questions about it, when others have questions about it, when we’re confused by it, etc.
In our first text, we read about a law that the Israelites should not mix things. The Israelites are not to mix different kinds of animals when it comes to mating. They’re not to mix crops in the same field. They’re not to mix different kinds of thread when weaving, at least for clothes. I’m not sure if they could use cloth made of two kinds of material to make a bag, or a curtain, or a rug.
The Israelites were to be God’s holy and pure people. Purity and holiness go together. So, as God’s pure people they were not to mix things together and make them impure. Purity had a double meaning. It was both a physical description of materials, but also a symbolic indication of religious purity and holiness.
External purity was to point to internal purity. -All of the various washing rituals, food laws, touching laws and mixing laws were supposed to be external reminders and signs of internal purity. As God’s holy people, the Israelites were to be holy and pure inside and their outside appearance and activity was to reflect that internal purity. It also served as a reminder to the Israelites that they were supposed to be different from the cultures around them. While there may have been some practical benefits to these laws, that was not their primary purpose. These laws were also part of God’s covenant with Israel. They were not intended for all people for all time, but rather for the descendants of Abraham, Isaac and Jacob in the Promised Land.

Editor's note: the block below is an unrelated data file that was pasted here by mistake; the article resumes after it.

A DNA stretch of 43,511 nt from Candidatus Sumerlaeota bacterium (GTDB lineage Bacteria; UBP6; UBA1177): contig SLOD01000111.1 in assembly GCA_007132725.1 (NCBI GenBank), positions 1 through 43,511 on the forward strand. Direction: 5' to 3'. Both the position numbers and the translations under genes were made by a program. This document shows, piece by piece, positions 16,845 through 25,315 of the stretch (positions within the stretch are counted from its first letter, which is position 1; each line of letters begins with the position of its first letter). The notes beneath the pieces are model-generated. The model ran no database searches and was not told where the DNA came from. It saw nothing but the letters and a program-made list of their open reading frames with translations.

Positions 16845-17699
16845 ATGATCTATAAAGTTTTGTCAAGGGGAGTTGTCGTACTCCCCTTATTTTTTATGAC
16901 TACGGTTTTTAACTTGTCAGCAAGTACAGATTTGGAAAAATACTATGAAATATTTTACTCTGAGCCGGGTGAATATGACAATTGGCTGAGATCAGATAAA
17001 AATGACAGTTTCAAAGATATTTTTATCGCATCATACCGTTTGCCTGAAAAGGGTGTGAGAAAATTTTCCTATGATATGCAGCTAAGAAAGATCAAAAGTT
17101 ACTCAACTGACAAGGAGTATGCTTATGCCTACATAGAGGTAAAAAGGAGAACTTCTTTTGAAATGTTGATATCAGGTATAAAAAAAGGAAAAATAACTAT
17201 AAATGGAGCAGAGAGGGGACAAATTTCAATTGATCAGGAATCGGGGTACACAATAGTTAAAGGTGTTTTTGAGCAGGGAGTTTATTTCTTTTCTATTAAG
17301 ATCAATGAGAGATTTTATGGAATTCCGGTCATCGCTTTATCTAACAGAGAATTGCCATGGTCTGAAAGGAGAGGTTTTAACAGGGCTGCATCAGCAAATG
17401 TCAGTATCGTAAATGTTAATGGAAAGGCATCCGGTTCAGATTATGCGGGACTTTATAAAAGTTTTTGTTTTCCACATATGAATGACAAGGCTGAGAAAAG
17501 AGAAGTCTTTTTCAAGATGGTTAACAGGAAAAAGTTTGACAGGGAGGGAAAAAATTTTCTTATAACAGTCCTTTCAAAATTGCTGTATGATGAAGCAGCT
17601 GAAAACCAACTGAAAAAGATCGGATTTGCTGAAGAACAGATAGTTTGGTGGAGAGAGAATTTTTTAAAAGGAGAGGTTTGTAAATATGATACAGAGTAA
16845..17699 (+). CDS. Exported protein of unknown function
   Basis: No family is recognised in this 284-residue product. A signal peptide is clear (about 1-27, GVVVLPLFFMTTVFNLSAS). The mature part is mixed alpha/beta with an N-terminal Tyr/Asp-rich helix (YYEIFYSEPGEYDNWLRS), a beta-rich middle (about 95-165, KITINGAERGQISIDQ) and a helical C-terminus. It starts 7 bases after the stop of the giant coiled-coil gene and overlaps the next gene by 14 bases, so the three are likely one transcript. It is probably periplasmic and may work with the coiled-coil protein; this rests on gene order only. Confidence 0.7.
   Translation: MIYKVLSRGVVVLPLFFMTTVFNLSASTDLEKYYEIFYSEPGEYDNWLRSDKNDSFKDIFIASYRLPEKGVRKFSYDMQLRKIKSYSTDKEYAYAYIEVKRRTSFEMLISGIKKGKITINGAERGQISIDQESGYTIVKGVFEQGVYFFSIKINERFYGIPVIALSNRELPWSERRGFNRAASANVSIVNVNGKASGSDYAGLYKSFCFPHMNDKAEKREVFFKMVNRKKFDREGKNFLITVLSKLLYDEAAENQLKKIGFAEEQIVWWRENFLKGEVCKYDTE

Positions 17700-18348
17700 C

To answer one of our questions, the Old Testament is still relevant in terms of salvation history. It is relevant theologically, not legally. The Laws of the OT were never binding on non-Jews. They are not binding on Christians today. Rather, the OT’s value is in showing the long history of God’s activity to save people. It is not about providing morals for us today. Although there are examples of moral people in the OT, that is not the reason for God giving it to us. So we must be careful not to make the OT say today something it was never meant to say now or back then!